Another DC

These incendiary comments by Dr Dayton Campbell, Member of Parliament for St Ann North Western, should not escape the suspicious muscles of all well-thinking Jamaicans.

Last Sunday, at the PNP gathering in Port Antonio, Campbell trumpeted, among other things: “East Portland, let's do this. We gonna do this for a fallen soldier. Ah never sick Dr Bloomfield sick and dead. A kill dem kill Dr Bloomfield in ah the middle of the battle. If dem think seh dem a guh come kill wi doctor and then come tek we seat, dem mek a sad mistake.”

Senator Crawford and Dr Dayton Campbell must know that we have travelled the tempestuous road of schismatic politics before. The results were near economically, politically and socially catastrophic. Is the PNP inviting another era of unnecessary terror upon the people of Jamaica?

I heard Campbell on a radio programme, last Wednesday, saying he was withdrawing his statements. But there is a tendency for our politicians to make incendiary statements, achieve a desired effect on the political stump, and later apologise to the general public under significant pressure. Campbell is doubtless aware.

I believe all well-thinking Jamaicans must reject what is an apparent call from Crawford, Campbell and the PNP for Jamaicans to revive divisions which brought our county to near ruin.

Some in the PNP evidently believe the Tainos (members of an Arawak-speaking people formerly inhabiting the Greater Antilles and The Bahamas) bequeathed Jamaica to them for 1,000 years.

The pull of the Pickersgillian dictum is apparently more powerful than common sense and the country's national interest for many at 89 Old Hope Road. Chairman emeritus of the PNP Robert “Bobby” Pickersgill told the country some time ago: “We believe it is best for us to form the Government; therefore, anything that will lead us or cause us to be in power is best for the PNP and best for the country.”

The PNP formed the Government in 23 of the last 30 years. Maybe for that or other reasons they have come to the mistaken view that they are Jamaica's party of natural choice. Pickersgill's dictum revealed that an obsessive political entitlement strain is rampant in the PNP.

Portland Eastern has had a PNP Member of Parliament for 30 unbroken years. The PNP is not campaigning and ramping up what it has done to improve the lives of Portland Easterners over those 30 years. Why? The answer is simple, the PNP's mistreatment of the people of the constituency has resulted in mounting poverty and immense feelings of hopelessness.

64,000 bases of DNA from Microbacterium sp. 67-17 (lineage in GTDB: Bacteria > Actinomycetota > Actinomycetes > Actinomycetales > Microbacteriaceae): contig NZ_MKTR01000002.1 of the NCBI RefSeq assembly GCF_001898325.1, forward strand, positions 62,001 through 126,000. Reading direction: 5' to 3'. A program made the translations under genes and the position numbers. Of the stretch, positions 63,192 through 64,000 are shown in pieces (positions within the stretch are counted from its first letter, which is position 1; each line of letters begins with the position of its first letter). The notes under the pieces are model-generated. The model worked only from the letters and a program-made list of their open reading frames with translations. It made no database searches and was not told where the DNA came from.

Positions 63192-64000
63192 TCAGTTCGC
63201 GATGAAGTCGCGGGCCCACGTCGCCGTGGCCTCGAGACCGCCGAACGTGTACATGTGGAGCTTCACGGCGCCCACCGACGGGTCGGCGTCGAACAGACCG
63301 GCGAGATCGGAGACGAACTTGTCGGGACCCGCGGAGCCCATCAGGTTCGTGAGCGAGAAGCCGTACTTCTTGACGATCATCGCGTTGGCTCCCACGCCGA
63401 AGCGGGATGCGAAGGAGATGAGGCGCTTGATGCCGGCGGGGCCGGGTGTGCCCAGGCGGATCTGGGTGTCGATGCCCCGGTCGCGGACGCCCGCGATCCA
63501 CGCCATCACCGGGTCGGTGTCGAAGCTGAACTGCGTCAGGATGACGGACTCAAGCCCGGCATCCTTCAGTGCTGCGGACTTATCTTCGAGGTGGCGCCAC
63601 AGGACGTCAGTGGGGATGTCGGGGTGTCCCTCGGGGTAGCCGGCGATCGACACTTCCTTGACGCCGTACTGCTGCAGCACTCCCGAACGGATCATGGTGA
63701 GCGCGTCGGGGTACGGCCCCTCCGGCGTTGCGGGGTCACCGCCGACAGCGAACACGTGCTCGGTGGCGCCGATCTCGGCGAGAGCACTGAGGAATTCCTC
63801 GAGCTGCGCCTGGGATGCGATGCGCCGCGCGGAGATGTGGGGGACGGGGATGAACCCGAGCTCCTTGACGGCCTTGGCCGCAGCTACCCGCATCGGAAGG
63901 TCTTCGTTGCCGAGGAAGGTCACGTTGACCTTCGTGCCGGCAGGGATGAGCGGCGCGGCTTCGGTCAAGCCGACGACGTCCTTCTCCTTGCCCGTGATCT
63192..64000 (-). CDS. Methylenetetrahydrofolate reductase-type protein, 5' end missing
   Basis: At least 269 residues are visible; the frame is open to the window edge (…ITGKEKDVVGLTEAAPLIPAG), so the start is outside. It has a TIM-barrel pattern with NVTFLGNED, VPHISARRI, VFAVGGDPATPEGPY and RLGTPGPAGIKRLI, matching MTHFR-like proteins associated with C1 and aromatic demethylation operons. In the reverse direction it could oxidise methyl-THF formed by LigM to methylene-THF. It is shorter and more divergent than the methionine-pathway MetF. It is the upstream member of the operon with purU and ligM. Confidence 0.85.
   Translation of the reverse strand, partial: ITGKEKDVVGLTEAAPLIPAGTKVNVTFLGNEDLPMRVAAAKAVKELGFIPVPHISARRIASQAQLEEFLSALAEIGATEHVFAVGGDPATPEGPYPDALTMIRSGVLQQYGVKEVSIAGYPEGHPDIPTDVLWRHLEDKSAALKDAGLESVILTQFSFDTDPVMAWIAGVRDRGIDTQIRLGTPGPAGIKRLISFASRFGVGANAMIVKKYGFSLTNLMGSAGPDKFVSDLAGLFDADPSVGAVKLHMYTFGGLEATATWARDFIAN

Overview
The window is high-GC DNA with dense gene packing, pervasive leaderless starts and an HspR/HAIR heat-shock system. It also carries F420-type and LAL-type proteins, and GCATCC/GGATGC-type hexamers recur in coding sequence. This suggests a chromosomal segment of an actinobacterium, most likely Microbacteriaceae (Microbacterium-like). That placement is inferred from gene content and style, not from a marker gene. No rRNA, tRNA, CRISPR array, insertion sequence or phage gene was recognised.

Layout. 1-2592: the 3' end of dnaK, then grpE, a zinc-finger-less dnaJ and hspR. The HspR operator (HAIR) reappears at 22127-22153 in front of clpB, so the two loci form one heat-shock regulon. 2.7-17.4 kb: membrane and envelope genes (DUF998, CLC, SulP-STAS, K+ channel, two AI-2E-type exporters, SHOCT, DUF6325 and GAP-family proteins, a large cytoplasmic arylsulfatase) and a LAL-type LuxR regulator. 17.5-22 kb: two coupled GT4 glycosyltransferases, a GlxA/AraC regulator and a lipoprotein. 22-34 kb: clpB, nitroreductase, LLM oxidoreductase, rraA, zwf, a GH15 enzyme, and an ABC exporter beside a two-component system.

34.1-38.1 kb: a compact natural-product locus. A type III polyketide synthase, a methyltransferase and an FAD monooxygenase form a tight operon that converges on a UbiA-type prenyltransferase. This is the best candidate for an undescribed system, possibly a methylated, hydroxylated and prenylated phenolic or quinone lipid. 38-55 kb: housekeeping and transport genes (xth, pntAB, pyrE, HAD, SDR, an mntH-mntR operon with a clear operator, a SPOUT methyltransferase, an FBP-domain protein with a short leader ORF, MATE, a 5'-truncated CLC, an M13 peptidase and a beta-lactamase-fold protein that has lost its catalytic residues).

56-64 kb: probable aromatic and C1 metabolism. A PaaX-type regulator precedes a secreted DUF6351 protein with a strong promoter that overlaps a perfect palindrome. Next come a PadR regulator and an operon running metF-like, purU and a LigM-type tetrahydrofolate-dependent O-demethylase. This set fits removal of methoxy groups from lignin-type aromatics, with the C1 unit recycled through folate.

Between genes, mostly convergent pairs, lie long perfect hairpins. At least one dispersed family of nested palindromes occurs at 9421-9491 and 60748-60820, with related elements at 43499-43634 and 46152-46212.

Good news

This kind of news continues to demonstrate that Jamaica's tourism product is comparable to the best. A story in this newspaper recently said among other things: “Preliminary data from the Statistical Institute of Jamaica shows that cruise tourism has seen an almost 300 per cent increase in earnings over the last 10 years.

“In 2008 the sector earned $7.5 billion, and in 2017 cruise saw earnings of $22.6 billion.” All right-thinking Jamaicans should be pleased at these improvements. ( Jamaica Observer, February 28, 2019)

Jamaica's best days are ahead. I am betting on Jamaica, full stop!

To know how much there is to know is the beginning of learning to live. — Dorothy West, The Richer, the Poorer

Garfield Higgins is an educator; journalist; and advisor to the minister of education, youth and information. Send comments to the Observer or higgins160@yahoo.com.

Now you can read the Jamaica Observer ePaper anytime, anywhere. The Jamaica Observer ePaper is available to you at home or at work, and is the same edition as the printed copy available at http://bit.ly/epaper-login




1. We welcome reader comments on the top stories of the day. Some comments may be republished on the website or in the newspaper � email addresses will not be published.

2. Please understand that comments are moderated and it is not always possible to publish all that have been submitted. We will, however, try to publish comments that are representative of all received.

3. We ask that comments are civil and free of libellous or hateful material. Also please stick to the topic under discussion.

4. Please do not write in block capitals since this makes your comment hard to read.

5. Please don't use the comments to advertise. However, our advertising department can be more than accommodating if emailed: advertising@jamaicaobserver.com.

6. If readers wish to report offensive comments, suggest a correction or share a story then please email: community@jamaicaobserver.com.

7. Lastly, read our Terms and Conditions and Privacy Policy

comments powered by Disqus



Today's Cartoon

Click image to view full size editorial cartoon